Is your organisation ready to collaborate to attract more diverse young people into engineering? If 2020 was about realising that the status quo needed to change, then surely this year needs to be one of action writes Dr Hilary Leevers, CEO of Engineering UK

The arguments for why the engineering community needs to diversify its intake and appeal to more young people, regardless of backgrounds is central to EngineeringUK’s mission. Engineering is a varied, stimulating and important career but we need to work harder than ever to ensure that it’s a career choice that’s accessible for the next generation of young people – not just for their own life chances but so we have a diverse and insightful workforce that enables the UK to thrive.

We want to work with others to drive a new era of engagement so our collective impact can change at scale

Many organisations are already doing important work but there is evidence and widespread agreement that we must work better together to improve the quality, inclusivity, targeting and reach of activities designed to inspire young people into engineering.

We want to work with others to drive a new era of engagement so our collective impact can change at scale, and I want to share some ideas on how to do so. First, our research team has been working with others over the last year or so to create an Impact Framework which aims to depict the myriad of factors that influence student aspirations and choices and help organisations working in this area to articulate their intended impacts. Please do take a look at this on our Tomorrow’s Engineers website – which brings together free advice and guidance, curated from across the engineering community to improve our collective impact.

If this sounds of interest, then you may think about becoming a Tomorrow’s Engineers Code Signatory. Signatories make the following pledges:

  • Ensure programmes contribute to a sustained and rich STEM journey for all young people
  • Ensure all young people have opportunities to engage in engineering-inspiration activities, so that no one is left behind
  • Promote a positive, compelling and authentic view of engineering, and showcase the breadth of opportunities
  • Improve the monitoring and evaluation of programmes and activities to develop a shared understanding of what works.

Organisations who would like more support from us, and who support us in turn, join EngineeringUK’s network of Corporate Members. Rolls-Royce has been a member for over 10 years and is always looking to learn from other like-minded organisations to increase diversity, inclusion and to provide more STEM outreach opportunities. Their work includes: a long-standing pledge to provide role models from diverse backgrounds in STEM to champion career opportunities and the importance of STEM subjects; to offer apprenticeships after GCSEs and A levels; to sponsor undergraduate degrees as part of degree apprenticeship programmes and invest in education and outreach programmes.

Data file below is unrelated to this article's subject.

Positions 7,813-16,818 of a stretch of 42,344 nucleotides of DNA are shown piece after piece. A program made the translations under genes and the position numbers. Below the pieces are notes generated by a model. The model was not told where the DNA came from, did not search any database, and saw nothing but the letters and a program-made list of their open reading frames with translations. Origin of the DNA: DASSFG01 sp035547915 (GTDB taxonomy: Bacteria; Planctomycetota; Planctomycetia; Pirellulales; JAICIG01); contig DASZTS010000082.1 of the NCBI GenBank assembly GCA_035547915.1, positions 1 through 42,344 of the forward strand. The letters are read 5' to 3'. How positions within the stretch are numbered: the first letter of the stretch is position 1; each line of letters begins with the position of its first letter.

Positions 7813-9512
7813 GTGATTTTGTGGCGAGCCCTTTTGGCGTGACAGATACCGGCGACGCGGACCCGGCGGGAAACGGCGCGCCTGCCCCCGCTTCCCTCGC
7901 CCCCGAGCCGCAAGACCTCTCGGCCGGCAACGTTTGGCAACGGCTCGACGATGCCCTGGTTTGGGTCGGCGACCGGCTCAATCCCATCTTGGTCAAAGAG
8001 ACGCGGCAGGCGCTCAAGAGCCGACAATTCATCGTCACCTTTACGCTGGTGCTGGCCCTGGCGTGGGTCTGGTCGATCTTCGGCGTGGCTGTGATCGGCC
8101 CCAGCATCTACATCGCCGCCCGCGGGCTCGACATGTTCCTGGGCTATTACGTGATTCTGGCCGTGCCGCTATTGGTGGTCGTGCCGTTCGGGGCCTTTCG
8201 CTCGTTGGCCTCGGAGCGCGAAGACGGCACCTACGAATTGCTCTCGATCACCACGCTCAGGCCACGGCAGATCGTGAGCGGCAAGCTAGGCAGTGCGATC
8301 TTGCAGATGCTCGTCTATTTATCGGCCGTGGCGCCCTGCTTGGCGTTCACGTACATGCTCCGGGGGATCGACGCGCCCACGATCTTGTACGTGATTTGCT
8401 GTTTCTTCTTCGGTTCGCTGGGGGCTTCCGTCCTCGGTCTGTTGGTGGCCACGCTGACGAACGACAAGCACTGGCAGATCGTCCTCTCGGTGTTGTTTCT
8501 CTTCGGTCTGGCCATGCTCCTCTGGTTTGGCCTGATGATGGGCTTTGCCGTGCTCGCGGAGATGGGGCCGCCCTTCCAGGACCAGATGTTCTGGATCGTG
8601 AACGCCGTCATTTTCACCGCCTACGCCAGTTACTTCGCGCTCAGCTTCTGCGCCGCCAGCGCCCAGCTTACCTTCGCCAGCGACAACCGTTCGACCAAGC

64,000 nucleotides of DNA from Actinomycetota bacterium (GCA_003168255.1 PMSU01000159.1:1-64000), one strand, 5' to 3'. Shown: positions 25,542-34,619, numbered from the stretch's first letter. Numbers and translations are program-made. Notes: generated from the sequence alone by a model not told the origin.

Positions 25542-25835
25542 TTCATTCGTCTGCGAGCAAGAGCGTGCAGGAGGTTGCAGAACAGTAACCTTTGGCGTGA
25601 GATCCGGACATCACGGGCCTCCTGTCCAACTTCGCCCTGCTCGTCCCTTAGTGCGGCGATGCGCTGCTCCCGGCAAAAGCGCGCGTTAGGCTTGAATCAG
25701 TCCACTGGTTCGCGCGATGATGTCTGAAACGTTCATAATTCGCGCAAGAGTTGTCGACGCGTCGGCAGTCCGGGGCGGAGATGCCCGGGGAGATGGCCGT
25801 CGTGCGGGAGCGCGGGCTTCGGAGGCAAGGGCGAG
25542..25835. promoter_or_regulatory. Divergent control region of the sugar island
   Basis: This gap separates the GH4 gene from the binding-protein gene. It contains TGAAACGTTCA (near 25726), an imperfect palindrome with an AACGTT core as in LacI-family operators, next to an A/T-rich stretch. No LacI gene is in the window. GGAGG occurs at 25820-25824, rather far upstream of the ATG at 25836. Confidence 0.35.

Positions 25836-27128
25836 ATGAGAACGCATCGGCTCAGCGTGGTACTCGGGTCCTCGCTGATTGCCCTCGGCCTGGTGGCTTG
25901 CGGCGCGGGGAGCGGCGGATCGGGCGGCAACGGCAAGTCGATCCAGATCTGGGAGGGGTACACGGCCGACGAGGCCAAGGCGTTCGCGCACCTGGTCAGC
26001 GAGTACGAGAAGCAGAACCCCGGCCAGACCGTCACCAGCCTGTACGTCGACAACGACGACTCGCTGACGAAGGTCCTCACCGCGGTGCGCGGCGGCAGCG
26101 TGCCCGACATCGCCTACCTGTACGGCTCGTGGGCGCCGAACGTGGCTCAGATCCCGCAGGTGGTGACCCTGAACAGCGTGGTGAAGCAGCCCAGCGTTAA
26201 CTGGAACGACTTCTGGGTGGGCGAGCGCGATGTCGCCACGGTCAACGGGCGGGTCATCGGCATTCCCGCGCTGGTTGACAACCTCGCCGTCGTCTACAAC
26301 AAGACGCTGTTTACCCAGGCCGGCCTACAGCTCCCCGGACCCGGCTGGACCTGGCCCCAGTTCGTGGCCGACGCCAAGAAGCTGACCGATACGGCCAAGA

young female engineers
Image via stock.adobe.com

Similarly, Siemens realised that it was far more beneficial for them to collaborate with others on STEM and education outreach to provide quality and sustainable programmes for young people. At the heart of their strategy is to build enthusiasm and engagement with young people to encourage them to have a career in engineering. They inspire future talent by hosting lots of different resources so young people understand the wide range of engineering careers that are available to them. Their collaborations with us, schools and others over the years have included face-face to programmes, virtual work experience opportunities and providing volunteers for various activities and careers events.

We’re keen to create more discussion over the next few months and will be launching the Big Engineering Conversation, which aims to get us all talking, sharing ideas and thinking about how we can work together. We’ll offer some of our thoughts in vlog and blog form and offer Talking Points as as starting material and invite the community to do the same, engaging online and on social with the hashtag, #BigEngConversation. Please do get involved!

Finally, I want to be clear that we are on this journey with you. We don’t have all the answers and are always striving to improve. We’re sharing our approaches and ideas with you and you’ll see them change over time as we learn more from your feedback and our evaluations. And we are, of course, constantly adapting to the ever-changing external environment.

You can see our latest iteration with the new look and feel of The Big Bang Programme with a new website that brings all the different elements of the programme together for the first time. The Big Bang Competition is now open for entries – so if you know a climate change hero or a young inventor, please let them know that the UK’s top science and engineering competition could transform their future and give them a chance to shine. The winners will be announced as part of Big Bang Digital, which we are running for the second time– please share the date with schools, 23-25 June, so they can join online. It will inspire school-aged children around the themes of building a brighter and greener future and solving human challenges with STEM. The sessions will be a mix of live-stream and recorded content which will be available on demand after the event and will celebrate the amazing work of scientists and engineers.



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